Don't step on the toes of the dog-lovers, the cat-lovers, doctors, lawyers, merchants, chiefs, Mormons, Baptists, Unitarians, second-generation Chinese, Swedes, Italians, Germans, Texans, Brooklynites, Irishmen, people from Oregon or Mexico . . . The bigger your market, Montag, the less you handle controversy, remember that!

Authors, full of evil thoughts, lock up your typewriters. They did. Magazines became a nice blend of vanilla tapioca. Books, so the damned snobbish critics said, were dishwater. No wonder books stopped selling, the critics said. But the public, knowing what it wanted, spinning happily, let the comic-books survive. And the three-dimensional sex magazines, of course. There you have it, Montag. It didn't come from the Government down. There was no dictum, no declaration, no censorship, to start with, no! Technology, mass exploitation, and minority pressure carried the trick, thank God.

In the two quotes above, Captain Beatty gleefully explains to Montag how the censorship of books came about. Beatty obviously supports wholesale censorship, but Montag is beginning to doubt its necessity by this point in the novel.

For his part, Beatty tries to convince Montag that their job is to make sure everyone is happy. To do so, they have to stand "against the small tide of those who want to make everyone unhappy with conflicting theory and thought." Beatty supports the idea of censorship because he believes that it serves a larger purpose. To Beatty, intellectual freedom and open dialogue are less important than the conflict dissonant philosophies generate.

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What are some important quotes from Mildred Montag in Fahrenheit 451?

Mildred isn't exactly renowned for making memorable statements, but what she does say tends to tell us a lot about the dystopian society in which she lives. And here's an excellent example:

Montag, take my word for it, I've had to read a few in my time, to know what I was about, and the books say nothing! Nothing you can teach or believe. They're about non-existent people, figments of imagination, if they're fiction. And if they're non-fiction, it's worse, one professor calling another an idiot, one philosopher screaming down another's gullet. All of them running about, putting out the stars and extinguishing the sun. You come away lost.

A depressing statement, to be sure, but one that perfectly illustrates the widespread bibliophobia that penetrates deep into the empty minds of so many in this decadent society.

Mildred is setting herself up here as an authority on reality, but what does she know about it? Her whole life is spent in a vacuous dream-world of soap stars and unctuous political candidates with their bright, gleaming perma-smiles. There's nothing real about her or the empty existence she leads, and her grotesque caricature of what books are alleged to contain shows her to be invincibly ignorant, which is just what the government expects people to be.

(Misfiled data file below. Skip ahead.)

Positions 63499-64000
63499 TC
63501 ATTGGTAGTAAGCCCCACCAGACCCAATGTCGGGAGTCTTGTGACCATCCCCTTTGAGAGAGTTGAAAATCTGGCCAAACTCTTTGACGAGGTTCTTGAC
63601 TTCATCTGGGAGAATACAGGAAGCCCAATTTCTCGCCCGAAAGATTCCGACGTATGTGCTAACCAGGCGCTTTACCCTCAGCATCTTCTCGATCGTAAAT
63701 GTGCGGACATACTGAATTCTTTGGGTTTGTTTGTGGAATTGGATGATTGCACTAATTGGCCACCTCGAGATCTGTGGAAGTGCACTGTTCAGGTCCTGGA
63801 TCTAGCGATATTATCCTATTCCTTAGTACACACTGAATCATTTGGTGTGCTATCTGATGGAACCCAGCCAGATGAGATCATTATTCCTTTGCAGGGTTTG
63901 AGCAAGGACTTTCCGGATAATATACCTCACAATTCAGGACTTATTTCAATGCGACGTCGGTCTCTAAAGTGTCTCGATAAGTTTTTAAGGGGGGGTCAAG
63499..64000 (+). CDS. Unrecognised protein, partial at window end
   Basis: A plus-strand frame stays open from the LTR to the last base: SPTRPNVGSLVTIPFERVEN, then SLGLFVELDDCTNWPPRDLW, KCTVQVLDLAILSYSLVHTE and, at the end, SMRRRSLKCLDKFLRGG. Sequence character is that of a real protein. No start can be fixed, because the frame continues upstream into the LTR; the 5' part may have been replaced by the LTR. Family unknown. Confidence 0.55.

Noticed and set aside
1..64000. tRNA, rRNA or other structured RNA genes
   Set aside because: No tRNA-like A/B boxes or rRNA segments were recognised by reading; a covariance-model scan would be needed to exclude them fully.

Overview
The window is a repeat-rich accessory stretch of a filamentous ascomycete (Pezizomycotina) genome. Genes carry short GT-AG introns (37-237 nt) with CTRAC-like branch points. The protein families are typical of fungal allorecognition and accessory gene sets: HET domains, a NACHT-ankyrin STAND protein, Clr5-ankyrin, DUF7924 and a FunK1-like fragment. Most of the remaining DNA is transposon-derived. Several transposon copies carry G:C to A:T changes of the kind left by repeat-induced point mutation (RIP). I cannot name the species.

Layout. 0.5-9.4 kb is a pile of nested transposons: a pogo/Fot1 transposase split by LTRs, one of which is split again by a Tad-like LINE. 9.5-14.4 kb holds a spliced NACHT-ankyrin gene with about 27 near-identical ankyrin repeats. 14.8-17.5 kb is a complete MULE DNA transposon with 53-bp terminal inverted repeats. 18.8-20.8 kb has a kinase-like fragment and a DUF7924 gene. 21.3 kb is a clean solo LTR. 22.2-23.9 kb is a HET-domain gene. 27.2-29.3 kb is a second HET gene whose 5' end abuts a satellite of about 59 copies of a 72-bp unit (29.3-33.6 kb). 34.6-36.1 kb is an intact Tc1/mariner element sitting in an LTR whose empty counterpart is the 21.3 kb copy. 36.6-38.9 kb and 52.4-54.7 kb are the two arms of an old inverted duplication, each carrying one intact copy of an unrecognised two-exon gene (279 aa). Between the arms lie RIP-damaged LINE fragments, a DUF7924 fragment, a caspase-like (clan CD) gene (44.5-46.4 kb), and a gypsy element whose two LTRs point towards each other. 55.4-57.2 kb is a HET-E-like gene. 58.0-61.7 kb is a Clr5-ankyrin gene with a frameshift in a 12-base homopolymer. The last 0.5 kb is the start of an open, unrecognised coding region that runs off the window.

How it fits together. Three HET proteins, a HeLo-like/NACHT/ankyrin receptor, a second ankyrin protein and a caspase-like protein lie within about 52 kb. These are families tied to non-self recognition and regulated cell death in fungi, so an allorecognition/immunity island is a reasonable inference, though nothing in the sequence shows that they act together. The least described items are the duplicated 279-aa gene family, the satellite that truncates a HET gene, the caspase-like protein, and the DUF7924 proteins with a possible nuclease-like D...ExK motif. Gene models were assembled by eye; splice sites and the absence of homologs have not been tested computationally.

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What are some important quotes from Mildred Montag in Fahrenheit 451?

Mildred is the epitome of the perfect citizen according to Captain Beatty's description and the society at large. She is completely distracted by entertainment such as TV, radio, and fast-moving cars. She would never do anything to change her environment and she blindly plays the role that the government expects. The idea is to keep citizens distracted with mindless activities so they won't want to ask the bigger, deeper, or more involved questions such as, "Am I happy?" Thus, the major quotes that Mildred is given are the ones that exemplify her character as a good citizen of the state. 

First, good citizens like Mildred are completely attached to their TV shows. Mildred is so attached that she must have four TVs in order to have as many on her walls as everyone else does. Mildred pleads to her husband as follows:

"It's really fun. It'll be even more fun when we can afford to have the fourth wall installed. How long you figure before we save up and get the fourth wall torn out and the fourth wall-TV put in? It's only two thousand dollars" (20).

The popular thing to do is to spend money on TVs and other distractions to keep life superficially "happy."

Another thing that the government does is to get rid of people who behave contrary to the rules and status quo. For example, Clarisse and her family seem to disappear one day and Montag asks his wife if she knows where they have gone. Because she is so wrapped up in her distracted lifestyle, she doesn't get to know her neighbors well enough to notice when they leave. When Montag triggers her memory by asking about them, she says the following: